27 Dic Electric-fan writers and sponge writers
Electric-fan writers and sponge writers
In my first book, La huella de Vértigo (The trail of Vertigo), I indicated that all art history can be divided into warm and cold movements. Recalling Manny Farber’s brash, influential division between Termite Art and White Elephant Art—which referred to cinema but can be extended to any creative pursuit—I feel that almost all writers can be divided into electric-fan writers and sponge writers. Sponge writers are those whose strong ability to read and analyze their surroundings lets them bring together a multitude of knowledge, organize it, think it through, and transform it into a work of literature, whether fiction or nonfiction, whether the writer is a poet, narrator, or essayist. Thomas Mann, Stefan Zweig, and Pérez Galdós, for instance, I consider sponge novelists. Electric-fan writers, then, are those who do not work from the outside in but from the inside out: their writing reproduces their inner world, as occurs with poets and with authors such as Dostoevsky and Edgar Allan Poe. In light of the biblical tradition, most Jewish authors are sponge writers, though there are exceptions like Kafka, who for me is the prototype of the electric-fan writer. Likewise, Proust, of Jewish descent, is an electric-fan writer, as was Albert Cohen. Some writers manage to be both, such as Joyce and perhaps Tolstoy. There is no need to be strict or simplistic about this. However, it seems right to mention these categories before venturing into the next pages, which bring together differing viewpoints of Jewish authors very different from each other (many of them sponge writers). Sponge writers prioritize drawing nourishment from the world. Electric-fan writers aim to nourish the world (with the author’s feelings, sensations, opinions, with the author’s externalized inner universe). Electric-fan writers are more intellectual, sponge writers more humanistic. An electric-fan writer’s jumping-off point is the individual, while the sponge writer’s is the broader community.
I agree with Luis Racionero that there are three basic types of novels: a) plot-driven, b) character-driven or psychological, and c) dramatic, which mixes the other two. In plot-driven novels, story is everything and its development should be like that of a thriller, where suspense is the most effective literary tool. In character-driven books, authors focus more on showing the personality of the primary and secondary characters through their psychological development and their traits, which are almost always complex (unless one voluntarily chooses to include two-dimensional characters). I do not know all of Jewish literature and do not suppose anyone does; that would be impossible. Nor can anyone know all of the literary output of Jewish writers, obviously. And generalizations, we know, are misleading. Can we say that literature by Jews tends more towards one of these three sorts of novels? (Or of short stories, for that matter?) We cannot. But if we concentrate on top-tier authors, who are read and translated into numerous languages, we could state that before the Holocaust, these writers’ fiction leaned more towards the type-A plot-driven novel or the type-C dramatic novel, with exceptions such as Kafka and Schulz. Since the 1940s, though, we can say there are two kinds of Jewish novelists: the psychological or character-driven (who directly or indirectly channel the tragedy of the Shoah or its consequences and traumas, including genealogical and hereditary consequences) and Jewish professional novelists, many writing in English, who to reach a wider public, choose option C: a carefully thought out dramatic narrative, well measured and well structured, aimed not at intellectual elites but at a popular mass audience. There can and will be exceptions, as always, but this is a trend I believe I have detected over the more than two decades that I have been reading fiction by authors of Jewish origin (starting with Saul Bellow, Philip Roth, Roland Topor, Jodorowsky, and the scripts of Woody Allen, for example, all dramatic narrative in my frame of reference).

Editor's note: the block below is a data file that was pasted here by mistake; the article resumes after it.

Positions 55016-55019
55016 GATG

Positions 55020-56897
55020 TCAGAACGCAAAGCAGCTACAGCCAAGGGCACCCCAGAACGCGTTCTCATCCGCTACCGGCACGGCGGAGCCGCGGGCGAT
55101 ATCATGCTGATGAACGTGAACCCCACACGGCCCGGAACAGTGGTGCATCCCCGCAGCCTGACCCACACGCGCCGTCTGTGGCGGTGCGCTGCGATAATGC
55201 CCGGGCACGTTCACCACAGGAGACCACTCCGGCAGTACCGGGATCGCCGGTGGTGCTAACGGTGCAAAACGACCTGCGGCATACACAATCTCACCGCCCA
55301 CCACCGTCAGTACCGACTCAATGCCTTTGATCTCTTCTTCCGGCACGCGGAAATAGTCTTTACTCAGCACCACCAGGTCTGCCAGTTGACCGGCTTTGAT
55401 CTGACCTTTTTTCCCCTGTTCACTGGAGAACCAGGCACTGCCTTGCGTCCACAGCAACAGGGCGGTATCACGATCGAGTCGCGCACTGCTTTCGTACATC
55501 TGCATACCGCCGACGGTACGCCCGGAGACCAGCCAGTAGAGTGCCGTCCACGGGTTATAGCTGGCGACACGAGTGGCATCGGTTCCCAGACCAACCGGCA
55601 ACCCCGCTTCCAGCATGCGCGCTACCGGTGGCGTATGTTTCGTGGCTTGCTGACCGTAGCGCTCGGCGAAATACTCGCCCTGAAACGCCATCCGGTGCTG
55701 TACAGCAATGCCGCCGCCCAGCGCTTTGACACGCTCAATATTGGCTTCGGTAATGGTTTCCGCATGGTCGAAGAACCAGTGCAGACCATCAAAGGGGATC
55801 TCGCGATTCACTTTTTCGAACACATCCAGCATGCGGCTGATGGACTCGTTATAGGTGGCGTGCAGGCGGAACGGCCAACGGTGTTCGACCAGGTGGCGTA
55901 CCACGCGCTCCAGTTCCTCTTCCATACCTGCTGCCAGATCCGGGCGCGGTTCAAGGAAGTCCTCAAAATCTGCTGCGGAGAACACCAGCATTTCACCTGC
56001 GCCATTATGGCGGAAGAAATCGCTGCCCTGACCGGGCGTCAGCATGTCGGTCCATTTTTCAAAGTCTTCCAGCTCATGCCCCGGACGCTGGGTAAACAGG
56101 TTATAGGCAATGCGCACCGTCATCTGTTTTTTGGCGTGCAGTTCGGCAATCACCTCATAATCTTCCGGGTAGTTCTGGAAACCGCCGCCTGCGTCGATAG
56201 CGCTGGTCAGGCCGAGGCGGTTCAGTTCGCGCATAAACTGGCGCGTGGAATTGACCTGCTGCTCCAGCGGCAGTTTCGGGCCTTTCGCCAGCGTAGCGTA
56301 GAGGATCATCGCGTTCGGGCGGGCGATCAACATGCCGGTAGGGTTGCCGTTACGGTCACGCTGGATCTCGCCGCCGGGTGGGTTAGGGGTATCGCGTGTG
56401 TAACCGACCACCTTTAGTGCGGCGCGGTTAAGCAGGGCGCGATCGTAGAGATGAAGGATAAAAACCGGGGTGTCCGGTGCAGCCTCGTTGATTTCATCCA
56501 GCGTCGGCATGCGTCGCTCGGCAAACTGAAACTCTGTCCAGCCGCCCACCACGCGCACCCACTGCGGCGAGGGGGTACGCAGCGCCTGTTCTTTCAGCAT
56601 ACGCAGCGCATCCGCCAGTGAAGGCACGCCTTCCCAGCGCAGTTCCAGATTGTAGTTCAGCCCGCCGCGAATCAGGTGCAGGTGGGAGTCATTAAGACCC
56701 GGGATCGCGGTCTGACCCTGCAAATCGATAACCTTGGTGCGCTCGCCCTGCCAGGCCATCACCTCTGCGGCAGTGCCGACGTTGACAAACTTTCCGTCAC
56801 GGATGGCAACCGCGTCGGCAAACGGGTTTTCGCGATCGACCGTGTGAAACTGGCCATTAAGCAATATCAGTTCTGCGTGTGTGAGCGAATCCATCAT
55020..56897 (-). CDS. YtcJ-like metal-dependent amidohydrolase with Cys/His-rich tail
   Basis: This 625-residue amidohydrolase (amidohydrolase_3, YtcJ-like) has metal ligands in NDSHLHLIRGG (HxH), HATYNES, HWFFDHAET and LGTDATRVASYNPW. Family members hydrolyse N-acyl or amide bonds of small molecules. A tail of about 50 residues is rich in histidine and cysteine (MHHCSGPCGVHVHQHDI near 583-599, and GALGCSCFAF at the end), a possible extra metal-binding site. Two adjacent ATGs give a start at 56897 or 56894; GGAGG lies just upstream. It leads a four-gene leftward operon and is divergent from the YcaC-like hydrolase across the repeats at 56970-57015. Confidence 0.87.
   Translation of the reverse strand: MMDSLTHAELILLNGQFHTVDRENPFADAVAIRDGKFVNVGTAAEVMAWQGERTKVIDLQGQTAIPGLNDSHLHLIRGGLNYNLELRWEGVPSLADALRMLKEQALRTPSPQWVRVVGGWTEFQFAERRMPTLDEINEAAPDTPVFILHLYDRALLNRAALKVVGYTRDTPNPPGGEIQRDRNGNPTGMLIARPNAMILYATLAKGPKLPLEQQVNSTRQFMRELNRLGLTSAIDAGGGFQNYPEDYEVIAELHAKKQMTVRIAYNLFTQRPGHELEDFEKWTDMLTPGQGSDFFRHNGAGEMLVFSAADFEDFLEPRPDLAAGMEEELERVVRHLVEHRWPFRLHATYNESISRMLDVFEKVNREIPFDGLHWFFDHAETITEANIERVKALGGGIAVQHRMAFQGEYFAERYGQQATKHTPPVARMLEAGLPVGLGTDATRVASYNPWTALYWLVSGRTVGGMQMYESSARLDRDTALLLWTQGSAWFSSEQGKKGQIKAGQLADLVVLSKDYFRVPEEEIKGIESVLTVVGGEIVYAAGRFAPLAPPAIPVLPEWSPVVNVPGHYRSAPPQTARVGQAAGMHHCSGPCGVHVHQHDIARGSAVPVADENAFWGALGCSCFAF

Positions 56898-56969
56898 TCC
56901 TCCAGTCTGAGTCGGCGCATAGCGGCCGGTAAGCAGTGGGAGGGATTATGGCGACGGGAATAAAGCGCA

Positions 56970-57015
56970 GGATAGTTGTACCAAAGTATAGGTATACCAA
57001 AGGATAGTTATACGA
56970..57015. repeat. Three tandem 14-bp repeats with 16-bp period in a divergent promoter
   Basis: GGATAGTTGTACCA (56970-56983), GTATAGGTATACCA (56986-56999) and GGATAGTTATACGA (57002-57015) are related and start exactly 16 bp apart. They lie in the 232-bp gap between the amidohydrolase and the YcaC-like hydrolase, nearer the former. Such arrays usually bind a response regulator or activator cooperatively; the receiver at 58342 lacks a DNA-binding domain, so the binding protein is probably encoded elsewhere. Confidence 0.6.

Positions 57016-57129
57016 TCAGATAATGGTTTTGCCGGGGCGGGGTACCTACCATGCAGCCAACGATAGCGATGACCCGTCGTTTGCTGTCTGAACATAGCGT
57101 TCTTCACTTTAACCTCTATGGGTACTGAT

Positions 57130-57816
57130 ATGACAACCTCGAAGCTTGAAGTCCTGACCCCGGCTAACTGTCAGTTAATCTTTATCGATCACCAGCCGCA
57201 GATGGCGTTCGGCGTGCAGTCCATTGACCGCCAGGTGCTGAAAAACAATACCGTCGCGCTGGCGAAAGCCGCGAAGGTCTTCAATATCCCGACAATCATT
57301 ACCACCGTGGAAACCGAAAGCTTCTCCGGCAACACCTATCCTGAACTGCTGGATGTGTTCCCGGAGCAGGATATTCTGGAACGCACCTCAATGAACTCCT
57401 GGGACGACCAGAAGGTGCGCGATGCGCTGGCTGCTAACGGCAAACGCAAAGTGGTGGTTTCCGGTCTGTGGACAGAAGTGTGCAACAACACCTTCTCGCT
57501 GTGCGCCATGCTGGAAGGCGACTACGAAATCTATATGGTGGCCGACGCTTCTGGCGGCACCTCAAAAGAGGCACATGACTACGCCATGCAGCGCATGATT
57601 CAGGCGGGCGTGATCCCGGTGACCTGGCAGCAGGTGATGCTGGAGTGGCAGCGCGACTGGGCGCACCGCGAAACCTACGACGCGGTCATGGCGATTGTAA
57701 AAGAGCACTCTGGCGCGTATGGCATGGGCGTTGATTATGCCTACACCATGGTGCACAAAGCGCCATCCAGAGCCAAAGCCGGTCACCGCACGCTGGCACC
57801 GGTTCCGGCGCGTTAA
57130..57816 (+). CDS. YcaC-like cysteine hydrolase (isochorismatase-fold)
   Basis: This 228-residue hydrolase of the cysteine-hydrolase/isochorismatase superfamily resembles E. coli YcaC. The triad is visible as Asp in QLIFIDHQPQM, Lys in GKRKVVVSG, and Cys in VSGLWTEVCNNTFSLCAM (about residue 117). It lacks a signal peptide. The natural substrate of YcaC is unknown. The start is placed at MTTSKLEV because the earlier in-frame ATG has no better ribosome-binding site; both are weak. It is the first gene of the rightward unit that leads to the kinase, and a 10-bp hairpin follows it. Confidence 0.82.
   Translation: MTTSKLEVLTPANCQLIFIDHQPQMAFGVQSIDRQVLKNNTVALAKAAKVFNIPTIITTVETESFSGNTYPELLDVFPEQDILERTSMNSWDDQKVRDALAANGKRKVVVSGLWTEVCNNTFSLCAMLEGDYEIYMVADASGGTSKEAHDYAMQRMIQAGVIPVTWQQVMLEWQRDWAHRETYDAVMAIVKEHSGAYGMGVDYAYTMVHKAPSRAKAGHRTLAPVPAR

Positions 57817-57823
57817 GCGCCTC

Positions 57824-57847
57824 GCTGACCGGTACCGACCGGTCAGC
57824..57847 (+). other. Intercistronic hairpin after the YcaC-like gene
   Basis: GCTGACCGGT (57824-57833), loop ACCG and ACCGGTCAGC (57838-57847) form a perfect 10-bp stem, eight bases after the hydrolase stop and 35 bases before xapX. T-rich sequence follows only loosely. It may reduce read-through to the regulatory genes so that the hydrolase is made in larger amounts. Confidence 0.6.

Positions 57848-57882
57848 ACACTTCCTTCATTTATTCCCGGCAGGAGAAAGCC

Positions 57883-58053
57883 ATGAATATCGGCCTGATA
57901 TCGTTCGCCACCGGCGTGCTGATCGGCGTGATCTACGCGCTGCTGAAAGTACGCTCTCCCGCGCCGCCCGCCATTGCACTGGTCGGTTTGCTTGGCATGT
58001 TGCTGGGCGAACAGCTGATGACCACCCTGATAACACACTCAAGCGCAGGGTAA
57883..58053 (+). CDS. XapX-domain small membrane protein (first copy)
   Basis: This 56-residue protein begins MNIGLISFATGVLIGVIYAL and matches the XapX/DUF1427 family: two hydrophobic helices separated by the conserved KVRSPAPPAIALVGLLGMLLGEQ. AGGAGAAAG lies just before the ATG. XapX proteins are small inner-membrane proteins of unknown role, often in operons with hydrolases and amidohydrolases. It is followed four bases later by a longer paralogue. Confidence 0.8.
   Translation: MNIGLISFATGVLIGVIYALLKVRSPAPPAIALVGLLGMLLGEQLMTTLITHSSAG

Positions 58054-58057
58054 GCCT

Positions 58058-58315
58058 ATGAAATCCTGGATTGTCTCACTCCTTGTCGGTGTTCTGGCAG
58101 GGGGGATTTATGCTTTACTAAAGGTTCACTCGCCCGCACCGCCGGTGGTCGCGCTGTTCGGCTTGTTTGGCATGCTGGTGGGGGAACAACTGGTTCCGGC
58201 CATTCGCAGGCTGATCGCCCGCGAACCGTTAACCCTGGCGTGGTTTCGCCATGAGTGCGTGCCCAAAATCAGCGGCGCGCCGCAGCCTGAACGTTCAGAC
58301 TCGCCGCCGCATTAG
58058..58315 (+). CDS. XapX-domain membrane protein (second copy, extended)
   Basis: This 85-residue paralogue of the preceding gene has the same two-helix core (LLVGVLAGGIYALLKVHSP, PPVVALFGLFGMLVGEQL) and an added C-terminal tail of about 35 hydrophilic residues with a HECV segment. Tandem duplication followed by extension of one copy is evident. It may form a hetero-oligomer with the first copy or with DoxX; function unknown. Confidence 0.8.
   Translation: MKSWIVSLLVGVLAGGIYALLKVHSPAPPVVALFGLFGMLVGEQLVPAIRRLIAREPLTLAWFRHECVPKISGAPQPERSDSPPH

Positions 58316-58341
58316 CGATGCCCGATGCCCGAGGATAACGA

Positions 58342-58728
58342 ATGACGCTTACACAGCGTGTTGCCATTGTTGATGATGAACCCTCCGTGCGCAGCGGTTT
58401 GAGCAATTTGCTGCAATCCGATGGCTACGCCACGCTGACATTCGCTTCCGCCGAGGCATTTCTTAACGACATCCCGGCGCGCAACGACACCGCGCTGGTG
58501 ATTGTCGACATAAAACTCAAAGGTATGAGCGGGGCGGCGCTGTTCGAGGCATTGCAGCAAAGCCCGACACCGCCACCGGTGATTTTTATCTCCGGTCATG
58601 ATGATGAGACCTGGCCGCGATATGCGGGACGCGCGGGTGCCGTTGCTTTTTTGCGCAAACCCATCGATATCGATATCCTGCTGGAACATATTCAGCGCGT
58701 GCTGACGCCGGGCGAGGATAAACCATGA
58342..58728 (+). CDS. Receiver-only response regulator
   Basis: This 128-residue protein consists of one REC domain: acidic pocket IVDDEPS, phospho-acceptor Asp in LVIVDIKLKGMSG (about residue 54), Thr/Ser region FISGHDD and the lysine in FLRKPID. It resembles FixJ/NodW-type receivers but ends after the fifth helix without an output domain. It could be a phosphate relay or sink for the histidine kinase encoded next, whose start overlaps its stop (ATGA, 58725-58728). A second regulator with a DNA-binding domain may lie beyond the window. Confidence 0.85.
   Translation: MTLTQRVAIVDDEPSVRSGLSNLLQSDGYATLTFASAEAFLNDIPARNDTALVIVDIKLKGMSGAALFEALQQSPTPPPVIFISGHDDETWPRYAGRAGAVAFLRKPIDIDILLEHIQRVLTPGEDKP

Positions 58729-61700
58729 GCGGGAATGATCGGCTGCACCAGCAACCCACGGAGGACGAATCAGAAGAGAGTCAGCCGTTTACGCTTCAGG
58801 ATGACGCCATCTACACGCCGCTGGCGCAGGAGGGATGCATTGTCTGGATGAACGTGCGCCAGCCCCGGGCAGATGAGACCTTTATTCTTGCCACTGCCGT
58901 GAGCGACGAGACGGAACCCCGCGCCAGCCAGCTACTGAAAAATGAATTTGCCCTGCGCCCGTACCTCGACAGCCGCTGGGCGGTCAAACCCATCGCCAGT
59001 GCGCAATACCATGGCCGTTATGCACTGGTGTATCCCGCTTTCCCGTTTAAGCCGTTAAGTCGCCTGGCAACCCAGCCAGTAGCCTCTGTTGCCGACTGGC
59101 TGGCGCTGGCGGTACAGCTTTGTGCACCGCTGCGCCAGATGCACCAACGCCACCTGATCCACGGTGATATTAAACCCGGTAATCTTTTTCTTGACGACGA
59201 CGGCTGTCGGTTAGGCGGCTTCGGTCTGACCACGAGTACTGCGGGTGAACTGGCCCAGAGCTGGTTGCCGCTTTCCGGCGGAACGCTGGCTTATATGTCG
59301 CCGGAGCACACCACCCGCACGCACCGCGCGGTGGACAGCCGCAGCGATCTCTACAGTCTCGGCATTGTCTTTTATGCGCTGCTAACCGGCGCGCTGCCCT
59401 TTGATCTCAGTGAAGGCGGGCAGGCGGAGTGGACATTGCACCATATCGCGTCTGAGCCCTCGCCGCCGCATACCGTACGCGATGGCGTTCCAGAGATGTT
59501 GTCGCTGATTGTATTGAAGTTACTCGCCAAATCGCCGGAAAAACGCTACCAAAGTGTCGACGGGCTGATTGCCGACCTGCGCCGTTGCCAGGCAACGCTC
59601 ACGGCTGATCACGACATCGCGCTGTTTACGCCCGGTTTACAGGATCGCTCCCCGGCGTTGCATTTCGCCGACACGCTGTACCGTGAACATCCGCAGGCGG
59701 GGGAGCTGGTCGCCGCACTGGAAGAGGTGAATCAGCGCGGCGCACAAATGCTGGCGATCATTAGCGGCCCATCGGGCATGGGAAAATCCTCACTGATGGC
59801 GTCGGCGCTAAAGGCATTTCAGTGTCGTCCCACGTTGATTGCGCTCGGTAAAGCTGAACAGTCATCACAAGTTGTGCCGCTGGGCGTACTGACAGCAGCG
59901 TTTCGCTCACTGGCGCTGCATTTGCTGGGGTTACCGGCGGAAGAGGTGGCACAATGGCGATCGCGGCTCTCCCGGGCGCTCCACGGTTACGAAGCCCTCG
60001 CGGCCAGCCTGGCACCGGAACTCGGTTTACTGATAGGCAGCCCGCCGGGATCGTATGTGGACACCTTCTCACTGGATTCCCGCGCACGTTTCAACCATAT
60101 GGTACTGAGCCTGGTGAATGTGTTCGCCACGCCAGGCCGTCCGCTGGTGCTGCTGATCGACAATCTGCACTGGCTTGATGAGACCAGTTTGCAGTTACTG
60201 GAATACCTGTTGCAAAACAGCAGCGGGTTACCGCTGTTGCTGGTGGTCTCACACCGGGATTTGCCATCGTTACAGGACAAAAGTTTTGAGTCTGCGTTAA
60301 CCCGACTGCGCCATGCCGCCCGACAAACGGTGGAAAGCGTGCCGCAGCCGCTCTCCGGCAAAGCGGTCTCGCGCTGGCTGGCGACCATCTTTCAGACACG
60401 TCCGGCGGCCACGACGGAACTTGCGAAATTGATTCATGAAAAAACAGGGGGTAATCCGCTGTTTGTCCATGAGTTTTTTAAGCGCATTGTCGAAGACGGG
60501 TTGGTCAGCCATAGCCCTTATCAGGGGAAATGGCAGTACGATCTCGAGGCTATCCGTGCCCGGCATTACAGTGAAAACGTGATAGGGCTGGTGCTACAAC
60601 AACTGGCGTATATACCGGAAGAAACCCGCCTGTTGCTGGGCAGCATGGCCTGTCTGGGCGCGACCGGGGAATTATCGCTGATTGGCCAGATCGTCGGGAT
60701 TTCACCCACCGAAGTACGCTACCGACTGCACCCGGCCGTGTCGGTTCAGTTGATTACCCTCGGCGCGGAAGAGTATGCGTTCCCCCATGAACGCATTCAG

Diego Moldes, When Einstein Met Kafka, translated by Steven Capsuto, New York, December 2021.